What does “adequate” mean relative to the status of transportation infrastructure? Is it a general state of good repair? Is it a reduction in traffic congestion? Is it a reduction or outright halt in road traffic fatalities? Is it merely that no bridges collapsed over the past year? Or is it simply a matter of general statistics: less time lost, fewer incident reports, less money burned on avoidable circumstances?
This is a rhetorical question, of course. But one that seems to plague transportation planners and decision makers, as most objectively unanswerable questions might needle at anyone. In Roads & Bridges’ 2019 State of the Industry survey, respondents seemed to struggle with the question of whether they “have enough funds to adequately maintain [their] system in 2020[.]” Less than one-third felt they did (30.2 percent), nearly half did not (46.7 percent), and about a quarter (23.0 percent) had no idea. Considering the preponderance of respondents identified as being involved in heavy/highway construction (including bridges) and/or materials production, it is puzzling, and perhaps mildly alarming, that such a percentage would not be confident of their ability to maintain their own system, to say nothing of the nearly one-quarter of them who seem to not entirely understand what it would even mean to achieve “adequacy” in any case.
Yet, despite this dissonance, business has been looking pretty good. The Fixing America’s Surface Transportation Act, or FAST Act, continues to pump billions into transportation funding, and states have been acting with a fair amount of confidence in bid letting and overall project planning. According to our survey, a combined 88 percent of respondents see 2019 as an at-least “good” year for business, and more than half (52.5 percent) expressed even more optimism. Moreover, they expect 2020 to remain on a more or less even keel (86 percent).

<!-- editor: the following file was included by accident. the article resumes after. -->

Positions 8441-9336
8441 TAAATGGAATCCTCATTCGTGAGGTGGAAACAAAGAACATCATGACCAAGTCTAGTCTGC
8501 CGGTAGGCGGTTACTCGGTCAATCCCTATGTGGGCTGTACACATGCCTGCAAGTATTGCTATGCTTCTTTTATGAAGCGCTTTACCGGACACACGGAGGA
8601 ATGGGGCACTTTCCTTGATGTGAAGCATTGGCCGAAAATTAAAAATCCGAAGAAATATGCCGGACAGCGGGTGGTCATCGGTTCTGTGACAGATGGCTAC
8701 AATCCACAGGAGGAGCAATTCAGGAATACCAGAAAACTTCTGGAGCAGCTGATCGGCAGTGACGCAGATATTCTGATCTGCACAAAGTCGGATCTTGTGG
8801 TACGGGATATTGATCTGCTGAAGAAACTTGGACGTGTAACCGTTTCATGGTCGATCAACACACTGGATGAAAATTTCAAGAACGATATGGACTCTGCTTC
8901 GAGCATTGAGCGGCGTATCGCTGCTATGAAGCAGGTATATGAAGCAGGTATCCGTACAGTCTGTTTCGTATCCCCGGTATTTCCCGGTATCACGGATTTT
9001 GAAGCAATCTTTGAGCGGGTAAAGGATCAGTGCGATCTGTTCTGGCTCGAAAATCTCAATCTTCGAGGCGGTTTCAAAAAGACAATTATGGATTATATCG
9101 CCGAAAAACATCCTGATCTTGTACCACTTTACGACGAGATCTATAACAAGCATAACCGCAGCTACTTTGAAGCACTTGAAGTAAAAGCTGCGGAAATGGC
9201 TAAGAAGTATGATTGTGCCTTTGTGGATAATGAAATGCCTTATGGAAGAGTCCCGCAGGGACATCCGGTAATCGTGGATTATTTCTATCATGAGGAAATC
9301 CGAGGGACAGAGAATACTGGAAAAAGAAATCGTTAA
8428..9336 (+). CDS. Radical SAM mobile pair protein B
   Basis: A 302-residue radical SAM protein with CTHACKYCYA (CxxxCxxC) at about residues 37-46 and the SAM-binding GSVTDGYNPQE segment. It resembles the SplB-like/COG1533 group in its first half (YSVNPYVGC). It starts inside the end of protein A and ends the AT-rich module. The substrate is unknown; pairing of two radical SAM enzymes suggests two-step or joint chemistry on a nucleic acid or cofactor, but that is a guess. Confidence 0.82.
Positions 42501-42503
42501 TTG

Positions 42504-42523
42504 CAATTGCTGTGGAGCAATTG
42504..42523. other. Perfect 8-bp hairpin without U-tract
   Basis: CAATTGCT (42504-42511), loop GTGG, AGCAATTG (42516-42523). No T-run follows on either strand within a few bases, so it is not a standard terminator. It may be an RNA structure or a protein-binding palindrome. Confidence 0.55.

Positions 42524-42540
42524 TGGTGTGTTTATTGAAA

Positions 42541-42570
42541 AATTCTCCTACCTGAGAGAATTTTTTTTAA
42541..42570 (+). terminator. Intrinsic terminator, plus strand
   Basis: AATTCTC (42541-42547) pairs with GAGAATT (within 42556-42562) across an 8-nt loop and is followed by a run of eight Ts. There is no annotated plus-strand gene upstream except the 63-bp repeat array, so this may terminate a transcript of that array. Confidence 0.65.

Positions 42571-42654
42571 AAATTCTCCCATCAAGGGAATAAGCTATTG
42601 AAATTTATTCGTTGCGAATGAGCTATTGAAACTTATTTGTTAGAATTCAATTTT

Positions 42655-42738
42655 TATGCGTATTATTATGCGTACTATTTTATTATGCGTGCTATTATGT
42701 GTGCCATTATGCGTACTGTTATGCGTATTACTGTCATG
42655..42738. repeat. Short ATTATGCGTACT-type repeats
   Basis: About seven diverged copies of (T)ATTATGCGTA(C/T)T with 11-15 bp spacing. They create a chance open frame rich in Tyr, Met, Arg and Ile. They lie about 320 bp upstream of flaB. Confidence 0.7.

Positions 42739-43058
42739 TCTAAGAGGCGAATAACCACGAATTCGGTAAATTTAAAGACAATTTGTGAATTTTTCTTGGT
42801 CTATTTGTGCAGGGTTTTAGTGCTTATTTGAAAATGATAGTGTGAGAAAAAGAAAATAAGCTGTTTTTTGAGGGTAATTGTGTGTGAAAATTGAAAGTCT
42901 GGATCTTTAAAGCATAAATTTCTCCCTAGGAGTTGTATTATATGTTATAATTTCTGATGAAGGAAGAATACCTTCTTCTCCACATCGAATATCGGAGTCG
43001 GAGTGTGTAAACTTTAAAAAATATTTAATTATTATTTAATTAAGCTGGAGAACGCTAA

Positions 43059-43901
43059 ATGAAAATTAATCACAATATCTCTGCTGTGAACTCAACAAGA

What is the outlook for transportation construction in 2020?
Market competition remains strong, material prices are not expected to go down anytime soon, and bid prices are expected to continue to rise (so say two-thirds of respondents). Still, everything in the market ought to be taken with the proverbial grain of salt. These days hatching a political debate is like trying to race a horse on foot; you’re going to lose and you know that going in. Nevertheless, any optimism surrounding the proposed America’s Transportation Infrastructure Act, which made it out of committee in the Senate by a unanimous vote and is (or at least was) favored by President Trump and would increase funding subsequent to the FAST Act’s Sept. 2020 expiry by 17 percent—in large part due to a user-based fee applied to freight and hauling—is now all but extinguished in the mire of inquiry (of the impeachment variety), scandal, and an election cycle that is more contentious than a Roman arena. And this isn’t even a lame duck situation.
The American Society of Civil Engineers’ Infrastructure Report Card, published every four years, most recently in 2017, gave our national road and bridge transportation system a D+. In its assessment, the ASCE concluded that “reversing the [present] trajectory after decades of underinvestment in our infrastructure requires transformative action from Congress, states, infrastructure owners, and the American people.” It is therefore a gladdening thing to know that there are multiple regulatory considerations presently in play—some of which have already breached the goal line, all of which have real potential to positively impact the procurement and contracting process, which will in turn, of course, empower states to get more work done.
First and foremost is the Federal Highway Administration’s repeal of the Proprietary Products Rule. The rule, which had been immovably on the books since 1916 (before there was even a highway administration or a U.S. DOT), prohibited the use of patented or proprietary products on federal aid highway and bridge projects, unless they qualified for limited exceptions. This regulation was generally seen as stifling innovation and increasing costs. Its revocation calls into question the general anticipation of increased material and bidding costs in the coming year. More than 100 comments were submitted to the FHWA during an open consideration period, and the American Road Transportation Builders Association (ARTBA) played a key role in getting this decision on the rolls.